Mixed tumors of skin have been regarded by surgeons, dermatologists, and pathologists as intriguing curiosities for many years. Nasse is generally regarded as having described the first case in 1892.1 Since that time there have been many sporadic reports. Lennox et al.2 and Greeley et al.3 have published extensive review articles. Stout4 collected a large series and reported one case which he regarded as histologically malignant. Histochemical observations have recently been made by Laffargue.5 In spite of the fact that there are now over 100 cases of mixed tumors of skin reported in the world's literature, there have been no attempts to further delineate the origin of these neoplasms other than to assume sweat-gland genesis. That a more thorough evaluation of these tumors has not been made for over 60 years is understandable for 2 reasons: first, series of 2 or more cases have been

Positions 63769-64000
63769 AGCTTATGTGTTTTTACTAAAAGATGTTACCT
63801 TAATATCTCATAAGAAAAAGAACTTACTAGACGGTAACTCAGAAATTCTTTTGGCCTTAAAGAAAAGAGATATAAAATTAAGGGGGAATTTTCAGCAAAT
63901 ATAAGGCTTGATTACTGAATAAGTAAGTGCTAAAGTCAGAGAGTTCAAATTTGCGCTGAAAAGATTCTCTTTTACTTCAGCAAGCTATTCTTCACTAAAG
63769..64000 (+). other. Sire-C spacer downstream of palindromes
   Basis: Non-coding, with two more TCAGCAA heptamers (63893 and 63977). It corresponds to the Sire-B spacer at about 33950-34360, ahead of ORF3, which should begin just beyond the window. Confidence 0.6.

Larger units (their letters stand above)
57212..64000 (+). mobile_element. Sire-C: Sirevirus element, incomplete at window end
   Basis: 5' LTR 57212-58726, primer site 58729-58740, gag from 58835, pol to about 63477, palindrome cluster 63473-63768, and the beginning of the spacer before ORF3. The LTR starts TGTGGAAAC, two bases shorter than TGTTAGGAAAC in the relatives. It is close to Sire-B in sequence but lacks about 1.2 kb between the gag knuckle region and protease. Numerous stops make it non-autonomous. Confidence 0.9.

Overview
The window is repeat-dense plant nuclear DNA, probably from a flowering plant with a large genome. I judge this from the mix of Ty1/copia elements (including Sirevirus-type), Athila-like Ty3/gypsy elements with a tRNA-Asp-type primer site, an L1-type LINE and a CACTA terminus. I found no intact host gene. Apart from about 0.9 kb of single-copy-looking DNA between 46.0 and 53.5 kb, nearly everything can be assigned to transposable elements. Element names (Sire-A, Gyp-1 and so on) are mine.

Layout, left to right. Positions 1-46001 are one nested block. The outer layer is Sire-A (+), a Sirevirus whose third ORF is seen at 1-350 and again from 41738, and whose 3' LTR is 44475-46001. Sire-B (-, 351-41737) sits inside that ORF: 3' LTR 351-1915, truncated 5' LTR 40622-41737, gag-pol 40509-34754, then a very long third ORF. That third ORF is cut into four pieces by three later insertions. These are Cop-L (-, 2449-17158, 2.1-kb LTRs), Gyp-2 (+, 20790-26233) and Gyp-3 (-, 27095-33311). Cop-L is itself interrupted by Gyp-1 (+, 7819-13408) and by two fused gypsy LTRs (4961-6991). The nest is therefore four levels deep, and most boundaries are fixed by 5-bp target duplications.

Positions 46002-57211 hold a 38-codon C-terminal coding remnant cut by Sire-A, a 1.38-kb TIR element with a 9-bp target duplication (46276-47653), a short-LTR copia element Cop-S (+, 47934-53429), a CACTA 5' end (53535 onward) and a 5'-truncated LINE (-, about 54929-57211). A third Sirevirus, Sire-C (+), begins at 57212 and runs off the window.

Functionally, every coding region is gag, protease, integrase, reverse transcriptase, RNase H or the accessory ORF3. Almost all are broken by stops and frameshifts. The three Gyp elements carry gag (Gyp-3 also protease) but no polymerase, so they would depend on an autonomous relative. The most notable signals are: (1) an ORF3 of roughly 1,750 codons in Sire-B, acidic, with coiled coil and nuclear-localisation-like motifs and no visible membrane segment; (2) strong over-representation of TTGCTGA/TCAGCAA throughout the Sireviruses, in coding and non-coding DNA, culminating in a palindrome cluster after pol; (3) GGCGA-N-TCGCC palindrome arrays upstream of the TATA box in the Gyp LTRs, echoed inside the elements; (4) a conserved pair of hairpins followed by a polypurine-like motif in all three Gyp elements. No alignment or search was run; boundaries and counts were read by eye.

HEADINGTON JT. Mixed Tumors of Skin: Eccrine and Apocrine Types. Arch Dermatol. 1961;84(6):989–996. doi:10.1001/archderm.1961.01580180105016
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